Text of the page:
7 U.S.C. § 23(b) (Emphasis added). Under this provision of the statute, Congress does not expressly or by implication limit regulation of gold and silver "margin" and "leverage" contracts to rule making. It delegates authority to regulate by "order," i.e. adjudicatory proceedings, as well. We find nothing in the text of the statute or in the legislative history of the statute indicating an intent to prohibit the Commission from regulating metals contracts by adjudication. Nothing in the statute indicates that Congress intended for the Commission to act by rule before it acts by order so long as the parties are given notice and an opportunity to be heard.
The Circuit and District Court cases cited by plaintiffs for the proposition that the agency must act by rule before it acts by order are not in point. In Patel v. Immigration and Naturalization Service, 638 F.2d 1199 (9th Cir. 1980) and Ford Motor Company v. Federal Trade Commission, 654 F.2d 599 (9th Cir. 1981) (withdrawn from publication for reconsideration), the court had before it final agency decisions after adjudicatory hearings, including complete factual administrative records. The Court did not have to speculate about the facts, the nature of the industry, the administrative standard to be applied, the remedy or sanction to be imposed and the effect on non-parties similarly situated. This distinction is crucial. Judicial insistence on clear administrative findings and reasoned decision making as a condition of review and enforcement is irrelevant if courts are going to decide the correctness of the agency's procedures, remedies and substantive rules and principles before the agency ever hears the case. It may be that the agency's findings will be erroneous because the agency's law respecting commodities contracts will be erroneous. But we do not know at this point. We cannot decide that question before the findings are made and the law is developed. We will have "final agency action" to review when that process is complete. The issuance of the complaint is not final.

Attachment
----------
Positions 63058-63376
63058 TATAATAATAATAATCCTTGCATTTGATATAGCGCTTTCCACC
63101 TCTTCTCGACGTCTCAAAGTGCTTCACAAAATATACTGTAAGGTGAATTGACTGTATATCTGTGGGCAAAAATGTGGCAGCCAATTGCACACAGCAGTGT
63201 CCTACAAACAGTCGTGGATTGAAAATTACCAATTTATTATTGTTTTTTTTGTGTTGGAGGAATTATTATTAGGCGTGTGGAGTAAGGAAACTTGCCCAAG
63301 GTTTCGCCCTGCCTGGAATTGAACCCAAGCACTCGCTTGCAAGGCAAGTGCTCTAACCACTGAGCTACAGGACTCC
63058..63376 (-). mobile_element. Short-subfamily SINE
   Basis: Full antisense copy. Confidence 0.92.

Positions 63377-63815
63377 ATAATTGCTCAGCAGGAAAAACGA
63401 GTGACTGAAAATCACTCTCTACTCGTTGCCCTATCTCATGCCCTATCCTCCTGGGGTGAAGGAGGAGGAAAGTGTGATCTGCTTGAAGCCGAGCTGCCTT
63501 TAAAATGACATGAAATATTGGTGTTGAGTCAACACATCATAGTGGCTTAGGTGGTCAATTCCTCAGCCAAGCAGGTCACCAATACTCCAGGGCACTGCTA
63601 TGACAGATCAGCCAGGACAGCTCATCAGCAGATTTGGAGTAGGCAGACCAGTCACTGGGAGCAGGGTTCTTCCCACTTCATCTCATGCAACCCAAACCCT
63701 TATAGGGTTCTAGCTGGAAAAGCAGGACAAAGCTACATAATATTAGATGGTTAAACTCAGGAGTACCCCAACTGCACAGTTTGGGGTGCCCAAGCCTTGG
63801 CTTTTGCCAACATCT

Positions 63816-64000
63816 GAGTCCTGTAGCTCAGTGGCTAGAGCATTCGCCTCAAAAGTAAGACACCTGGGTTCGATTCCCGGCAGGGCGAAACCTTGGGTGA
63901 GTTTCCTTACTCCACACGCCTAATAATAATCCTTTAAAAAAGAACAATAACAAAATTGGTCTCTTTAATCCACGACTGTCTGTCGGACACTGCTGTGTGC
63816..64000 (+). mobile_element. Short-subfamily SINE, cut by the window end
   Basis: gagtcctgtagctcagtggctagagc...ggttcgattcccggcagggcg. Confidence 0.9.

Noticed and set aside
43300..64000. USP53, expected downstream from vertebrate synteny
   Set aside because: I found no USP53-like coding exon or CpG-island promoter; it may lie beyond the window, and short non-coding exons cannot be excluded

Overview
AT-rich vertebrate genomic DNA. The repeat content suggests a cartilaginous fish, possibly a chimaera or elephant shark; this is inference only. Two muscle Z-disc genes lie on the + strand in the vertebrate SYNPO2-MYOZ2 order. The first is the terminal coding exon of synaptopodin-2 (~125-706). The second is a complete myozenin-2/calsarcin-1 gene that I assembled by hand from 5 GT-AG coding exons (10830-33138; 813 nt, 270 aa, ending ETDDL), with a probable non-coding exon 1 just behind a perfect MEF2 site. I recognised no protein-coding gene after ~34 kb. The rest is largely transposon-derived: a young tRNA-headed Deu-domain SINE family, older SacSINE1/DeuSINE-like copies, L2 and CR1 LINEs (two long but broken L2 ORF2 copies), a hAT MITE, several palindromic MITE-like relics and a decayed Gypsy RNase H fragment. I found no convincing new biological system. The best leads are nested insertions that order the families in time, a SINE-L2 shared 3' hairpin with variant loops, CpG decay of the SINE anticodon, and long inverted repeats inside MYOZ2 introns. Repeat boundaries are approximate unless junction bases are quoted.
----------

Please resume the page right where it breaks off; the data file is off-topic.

Accordingly, the judgment of the District Court is reversed.Order of Clarification
Subsequent to the decision of this Court in this case filed May 3, 1982, the appellant timely petitioned the Court pursuant to Rule 40(a), Fed.R.App.P., for the Court to clarify its opinion. In the recitation of facts the Court stated at page 524-525 of its opinion:
On November 20, 1979, the Commission moved back the effective date of its decision to treat forward contracts as futures contracts until June 30, 1980. On May 28, 1980, the postponement date was extended to October 1, 1982. (emphasis added)
This statement refers to decisions made by the Commission in the context of its rulemaking proceeding concerning leverage contracts involving gold and silver bullion and bulk coins. The question whether the "forward" or "cash forward" contracts offered by the plaintiffs are leverage contracts is an issue to be resolved in the administrative adjudicatory proceeding. To avoid any ambiguity the opinion of this Court should be clarified by substituting the words "leverage contracts" for the words "forward contracts." In all other respects the court adheres to its original opinion.